I've written before about the passion with which I detest the Knicks.  Especially during the Celtics' down years, I took an added glee in the misery of the Layden-Thomas era and especially in the role Marbury played.  Here was a guy I didn't like to begin with, a player with a me-first reputation who had forced his way out of a town at least once before, had never made it out of the first round of the playoffs and had each of his previous franchises improve upon his departure.  Now, he was helping ruin the team I hated most.  Loved the concept, couldn't stand him.

As bad as the situation might have gotten during the early portion of the Ainge era, I could take solace that there was no way Danny would acquire a player with a mega-contract and a reputation for being one of the league's premier team killers.

How times have changed.

In just about every way, those changes have been for the best.  I wouldn't trade the last year and a half of Celtics basketball for anything.  It has been a beautiful experience in so many regards.  Rather than the sad sack bunch this team was in spring 2007, the Celts are defending champs looking for more.

Meanwhile, Marbury is different, too.  He isn't priced at $21.9 million these days.  He hasn't played in a regular season NBA game in more than a calendar year.  He isn't a starting point guard in this league anymore.

But at 32 years old, he can likely still do some of the things that for a long time made him one of two players all time to average 20 points and 8 assists per game for his career (his numbers have since dropped below those thresholds).  He can still get to the basket and fill it up a bit, and if he is in the right mood, perhaps he can even distribute.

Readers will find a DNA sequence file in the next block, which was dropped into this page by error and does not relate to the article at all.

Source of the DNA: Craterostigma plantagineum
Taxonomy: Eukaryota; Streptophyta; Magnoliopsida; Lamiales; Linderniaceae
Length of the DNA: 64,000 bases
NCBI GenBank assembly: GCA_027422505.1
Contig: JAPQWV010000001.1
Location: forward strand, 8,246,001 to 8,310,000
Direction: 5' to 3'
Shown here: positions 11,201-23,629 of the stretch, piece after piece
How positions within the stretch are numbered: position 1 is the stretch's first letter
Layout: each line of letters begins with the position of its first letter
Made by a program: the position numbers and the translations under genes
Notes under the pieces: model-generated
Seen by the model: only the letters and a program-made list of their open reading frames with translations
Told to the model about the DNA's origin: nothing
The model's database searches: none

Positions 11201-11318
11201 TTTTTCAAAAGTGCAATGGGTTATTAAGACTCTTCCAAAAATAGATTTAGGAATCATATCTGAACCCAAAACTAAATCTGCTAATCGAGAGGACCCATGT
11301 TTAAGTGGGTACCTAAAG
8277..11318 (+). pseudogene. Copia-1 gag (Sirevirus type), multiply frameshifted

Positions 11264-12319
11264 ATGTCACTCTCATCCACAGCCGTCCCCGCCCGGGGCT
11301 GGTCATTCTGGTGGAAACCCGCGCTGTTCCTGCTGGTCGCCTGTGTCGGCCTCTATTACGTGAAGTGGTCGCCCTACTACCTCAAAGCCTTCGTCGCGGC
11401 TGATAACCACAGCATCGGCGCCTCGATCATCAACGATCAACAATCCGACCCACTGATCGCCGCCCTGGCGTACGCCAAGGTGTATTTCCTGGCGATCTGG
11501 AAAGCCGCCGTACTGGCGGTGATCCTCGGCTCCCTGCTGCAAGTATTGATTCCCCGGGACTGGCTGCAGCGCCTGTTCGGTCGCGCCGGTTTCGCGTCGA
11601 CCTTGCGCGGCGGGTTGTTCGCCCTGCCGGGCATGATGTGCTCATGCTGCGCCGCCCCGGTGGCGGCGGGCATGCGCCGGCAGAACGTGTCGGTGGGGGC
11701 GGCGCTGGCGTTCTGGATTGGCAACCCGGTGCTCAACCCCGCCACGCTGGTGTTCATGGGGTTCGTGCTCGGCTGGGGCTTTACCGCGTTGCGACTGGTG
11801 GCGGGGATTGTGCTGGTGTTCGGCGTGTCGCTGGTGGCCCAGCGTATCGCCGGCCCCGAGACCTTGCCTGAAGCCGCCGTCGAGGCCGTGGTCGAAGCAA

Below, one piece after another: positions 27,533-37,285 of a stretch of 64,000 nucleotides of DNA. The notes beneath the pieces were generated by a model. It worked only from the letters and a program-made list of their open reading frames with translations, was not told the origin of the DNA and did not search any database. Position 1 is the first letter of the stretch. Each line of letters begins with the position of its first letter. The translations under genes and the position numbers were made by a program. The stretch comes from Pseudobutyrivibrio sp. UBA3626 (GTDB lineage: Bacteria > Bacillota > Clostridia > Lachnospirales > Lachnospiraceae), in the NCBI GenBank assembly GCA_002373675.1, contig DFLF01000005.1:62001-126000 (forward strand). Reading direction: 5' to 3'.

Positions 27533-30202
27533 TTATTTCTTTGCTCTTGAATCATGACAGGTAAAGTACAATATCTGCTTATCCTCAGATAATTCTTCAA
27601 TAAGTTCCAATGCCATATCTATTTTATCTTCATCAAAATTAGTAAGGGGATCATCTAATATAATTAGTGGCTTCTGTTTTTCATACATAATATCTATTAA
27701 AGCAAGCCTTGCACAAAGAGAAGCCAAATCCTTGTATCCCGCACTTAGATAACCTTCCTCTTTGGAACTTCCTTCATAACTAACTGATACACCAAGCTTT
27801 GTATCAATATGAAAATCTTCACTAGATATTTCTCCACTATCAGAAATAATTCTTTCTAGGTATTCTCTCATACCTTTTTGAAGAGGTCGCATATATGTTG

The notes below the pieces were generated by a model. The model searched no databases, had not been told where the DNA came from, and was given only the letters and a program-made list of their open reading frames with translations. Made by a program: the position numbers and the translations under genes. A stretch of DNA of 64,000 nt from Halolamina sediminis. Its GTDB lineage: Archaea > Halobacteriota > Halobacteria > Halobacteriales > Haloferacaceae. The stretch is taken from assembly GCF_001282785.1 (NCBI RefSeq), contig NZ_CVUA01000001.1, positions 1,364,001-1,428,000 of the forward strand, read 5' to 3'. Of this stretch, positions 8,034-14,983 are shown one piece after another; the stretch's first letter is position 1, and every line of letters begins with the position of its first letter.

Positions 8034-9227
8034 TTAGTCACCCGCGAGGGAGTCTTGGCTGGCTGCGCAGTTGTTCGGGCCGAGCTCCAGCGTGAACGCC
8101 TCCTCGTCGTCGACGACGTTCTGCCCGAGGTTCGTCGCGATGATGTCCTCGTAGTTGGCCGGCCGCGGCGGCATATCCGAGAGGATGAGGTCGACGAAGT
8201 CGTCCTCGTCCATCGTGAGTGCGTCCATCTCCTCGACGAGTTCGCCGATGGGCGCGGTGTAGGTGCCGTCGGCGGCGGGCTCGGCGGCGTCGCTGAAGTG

Stephon Marbury comes to the Celtics seeking redemption, seeking a chance to win and to prove people wrong about him.  They come to him seeking someone possessing the skills enumerated above.

I'll be honest: I don't like the idea of rooting for the guy.  I know it isn't always fair to play character police when we know so little about these "TV heroes" of ours.  Heck, my beloved James Posey got a DUI before last season.  There are countless NBA players who have committed more egregious off-the-court acts than Marbury and plenty who haven't done the good for the community that he has.  I get all of that, and I'm not claiming rationality here.  But for the on-and-off-court reasons listed above and my proximity to and hate-hate relationship with the team he played for last, this has always been a guy near the top of the list of players I simply wanted no part of.

It doesn't help that if anyone finds this guy more deplorable than I do, it's The Guru.  As I've made clear so many times before, beyond everything else that makes the Celtics experience special for me, sharing it with my father is at the top of the list with everything else a distant second.  He tolerates players he considers to be irritants even less than I do.  Perhaps my biggest worry is that he won't be able to enjoy this ride quite as much anymore, that there will be a sour taste for him that mars the experience of watching such a wonderful team

But on the flip side, judging from the massive entertainment value offered by his screeds on Tony Allen and Kendrick Perkins over the years (two long-time whipping boys of his since the end of the Kenny Anderson era), maybe Marbury will make our ritual postgame phone calls even more amusing than they already are while also providing plenty of fodder for the Babble.

At the end of the day, I get that the Celtics needed to find help, and I get that the options were limited.  I even buy that maybe a rejuvenated Steph will manage to demonstrate a much smaller-scale version of the Manny-Moss effect and be on his best behavior for one more shot to prove he can win.  Perhaps he'll help us do just that.  The 2008-09 stretch run is about to head into full swing, and right this second isn't the time for another debate about what could have been done differently dating back to last summer.  No matter how short the off-season is this year, there will be plenty of time to rehash that later (in the unlikely event that there is a single member of this site who could stomach another one of those arguments).  For now, however, only two last points seem that relevant for Steph and me.

Some things have changed.  Stephon Marbury's uniform looks to be falling into that category.

Some things haven't.  Fan is short for fanatic, and I'll be going to the grave green.  I'm more concerned with being happy come June than being right for the sake of being right about a guy I've never liked.  So no matter whose name is on the back of that jersey, I'll be rooting for him as long as the front says "Celtics."

So, as tough as it is for me to say it, If you're coming after all, Stephon, welcome aboard.